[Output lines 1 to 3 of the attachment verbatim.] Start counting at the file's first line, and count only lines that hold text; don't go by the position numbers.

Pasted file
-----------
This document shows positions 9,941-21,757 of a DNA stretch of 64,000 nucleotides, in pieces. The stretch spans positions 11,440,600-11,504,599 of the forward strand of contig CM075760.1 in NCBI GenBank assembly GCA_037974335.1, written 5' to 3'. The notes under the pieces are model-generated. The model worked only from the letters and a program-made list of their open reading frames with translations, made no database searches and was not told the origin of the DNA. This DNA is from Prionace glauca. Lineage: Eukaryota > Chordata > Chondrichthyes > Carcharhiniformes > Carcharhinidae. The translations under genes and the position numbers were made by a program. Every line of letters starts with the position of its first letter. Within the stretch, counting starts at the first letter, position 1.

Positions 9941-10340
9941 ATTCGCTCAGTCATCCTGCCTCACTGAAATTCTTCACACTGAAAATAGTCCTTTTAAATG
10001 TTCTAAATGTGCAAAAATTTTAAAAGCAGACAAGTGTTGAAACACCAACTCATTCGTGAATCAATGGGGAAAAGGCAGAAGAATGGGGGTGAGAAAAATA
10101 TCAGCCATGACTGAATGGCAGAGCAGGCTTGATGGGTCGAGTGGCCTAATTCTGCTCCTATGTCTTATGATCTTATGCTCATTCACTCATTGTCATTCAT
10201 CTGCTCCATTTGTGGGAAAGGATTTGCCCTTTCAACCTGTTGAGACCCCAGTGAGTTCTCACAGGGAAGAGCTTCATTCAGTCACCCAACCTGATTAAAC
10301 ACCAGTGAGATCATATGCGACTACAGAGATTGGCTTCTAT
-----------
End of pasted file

This document shows positions 9,941-21,757 of a DNA stretch of 64,000 nucleotides, in pieces. The stretch spans positions 11,440,600-11,504,599 of the forward strand of contig CM075760.1 in NCBI GenBank assembly GCA_037974335.1, written 5' to 3'. The notes under the pieces are model-generated. The model worked only from the letters and a program-made list of their open reading frames with translations, made no database searches and was not told the origin of the DNA. This DNA is from Prionace glauca. Lineage: Eukaryota > Chordata > Chondrichthyes > Carcharhiniformes > Carcharhinidae. The translations under genes and the position numbers were made by a program. Every line of letters starts with the position of its first letter. Within the stretch, counting starts at the first letter, position 1.

Positions 9941-10340
9941 ATTCGCTCAGTCATCCTGCCTCACTGAAATTCTTCACACTGAAAATAGTCCTTTTAAATG